Weirdest Problem

Rachio 3 owner. I loved the product last year when we purchased it. 2019 rolls around and we ran a test about 6 weeks ago. The system worked perfectly, as we were expecting. We only have 3 zones (small yard), but I still think it’s good to test before the watering season really begins where I live.

Two weeks ago the heat and humidity start. I tried to do a Quick Run rather than let our normal schedule run because we didn’t need to water THAT much. The system reports Quick Run has started without issue and my app shows which zone is watering and the clock is running. No water is coming out of the sprinkler heads. Repeated the process for the remaining zones. Same problem. Then we tried to let the Rachio run its normal schedule at 4:00 am. The timer is running perfectly in the Android app and it goes through all of the zones just fine, but not a single sprinkler head shoots water.

Wifi is perfect. The Rachio 3 worked perfectly 6 weeks ago when we did a test run. All sprinkler heads are in great shape. Nothing was changed by us. I did a reset. The Rachio 3 still can’t get my water out of the sprinkler heads.

Any ideas or suggestions? I messaged Customer Support. It said they would get back to me in 48 to 72 hours. Pffft. I sent that email, got a ticket number and it’s been EIGHT days without a response.

@ALB123 - several things to check:

  1. Has there been any digging/planting in the yard since the test run i.e. cutting the field wire?
  2. Is there a rain sensor in-line on the C(ommon) wire?
  3. What happens when a valve is manually activated - bleed screw or turning solenoid screw?
  4. If one has access to an ohm meter what is the resistivity down the C(ommon) line and back through a zone line when disconnected from the Rachio?

Thanks for the quick response, DLane! :+1:

  1. No digging or planting. However, we recently had the house examined for insulation efficiency. There were a few spots where they did have to blow in some new insulation. So, if the wire was cut, let’s just say, would the Rachio 3 identify that? Or would it think that the sprinkler heads were working just fine and report that on my app? That’s what’s happening now. The Rachio 3 and system App aren’t overly complicated. When I ask for a Quick Run it’s telling me it’s working perfectly.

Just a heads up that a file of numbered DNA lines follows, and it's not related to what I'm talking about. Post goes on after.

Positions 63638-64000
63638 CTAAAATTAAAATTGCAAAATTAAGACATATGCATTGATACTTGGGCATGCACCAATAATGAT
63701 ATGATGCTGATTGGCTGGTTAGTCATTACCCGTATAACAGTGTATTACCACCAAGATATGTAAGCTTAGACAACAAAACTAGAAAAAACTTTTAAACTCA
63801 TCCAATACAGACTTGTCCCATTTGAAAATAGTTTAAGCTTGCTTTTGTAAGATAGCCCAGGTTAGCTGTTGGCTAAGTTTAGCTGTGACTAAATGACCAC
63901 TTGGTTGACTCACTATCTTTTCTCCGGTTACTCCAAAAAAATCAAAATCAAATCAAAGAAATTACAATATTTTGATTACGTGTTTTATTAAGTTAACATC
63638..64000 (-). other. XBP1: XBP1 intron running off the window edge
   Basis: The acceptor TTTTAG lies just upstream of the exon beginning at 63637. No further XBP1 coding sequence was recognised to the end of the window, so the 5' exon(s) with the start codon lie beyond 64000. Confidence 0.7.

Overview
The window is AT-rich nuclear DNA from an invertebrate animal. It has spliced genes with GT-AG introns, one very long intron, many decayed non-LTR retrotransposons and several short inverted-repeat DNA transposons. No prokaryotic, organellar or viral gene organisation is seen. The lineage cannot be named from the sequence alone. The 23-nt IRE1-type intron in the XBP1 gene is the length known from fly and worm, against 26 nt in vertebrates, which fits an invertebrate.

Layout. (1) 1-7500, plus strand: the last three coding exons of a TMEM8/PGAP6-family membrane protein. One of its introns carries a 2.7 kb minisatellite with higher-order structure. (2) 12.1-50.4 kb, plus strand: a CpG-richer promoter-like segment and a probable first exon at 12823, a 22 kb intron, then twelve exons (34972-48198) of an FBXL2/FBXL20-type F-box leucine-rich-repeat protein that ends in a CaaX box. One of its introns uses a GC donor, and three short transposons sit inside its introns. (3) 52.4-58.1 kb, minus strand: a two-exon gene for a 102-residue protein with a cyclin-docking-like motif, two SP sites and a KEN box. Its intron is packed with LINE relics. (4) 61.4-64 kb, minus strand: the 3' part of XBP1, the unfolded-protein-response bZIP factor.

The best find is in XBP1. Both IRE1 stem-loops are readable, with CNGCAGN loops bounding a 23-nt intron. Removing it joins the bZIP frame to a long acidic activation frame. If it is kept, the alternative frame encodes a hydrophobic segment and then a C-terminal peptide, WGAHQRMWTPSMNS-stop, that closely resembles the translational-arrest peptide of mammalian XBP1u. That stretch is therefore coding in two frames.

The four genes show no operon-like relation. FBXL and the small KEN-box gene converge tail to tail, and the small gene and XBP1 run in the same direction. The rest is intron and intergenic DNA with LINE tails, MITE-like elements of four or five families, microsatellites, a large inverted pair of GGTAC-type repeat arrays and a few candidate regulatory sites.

2. I’m sorry, but I don’t know how to answer this question you’ve asked. Under the cover of my Rachio I only have one wire connected to Common and then one wire in each zone I’m using. In this case, zones 1, 2 & 3.

  3. I’m not exactly sure what a bleed screw is or where it is. There is a notebook-sized plastic box dug into our lawn, close to the house. I can lift that cover off and I see what I believe is the three solenoids. I don’t remember seeing a screw on them, but I wasn’t looking for one. Is that what I should try turning? How much? Clockwise or Counterclockwise?

  4. I do have a voltmeter.that has an Ohm setting. I haven’t used it forever, but I just put in new batteries and it works just fine. I have only used it to test the AC power of various outlets in the house or elsewhere on my property. Could you remind me how to perform this Ohm test and what should I be looking for? What should the reading be if things are good? What should be displayed if things are not good?

At the Rachio panel, do I touch common with black and zone one with the red probe? Repeat for the other 2 zones. If I go to the box outside do I perform the same task? This might be a stupid question, but should I perform these Ohm tests with the Rachio “running” (Start a Quick Run for 15 minutes and then measure the solenoids outside?) How about measuring the panel inside the house with it “running”? Again, what should I want to see on the voltmeter screen?

@alb123 - You’re welcome.

  1. The Rachio won’t sense a broken wire.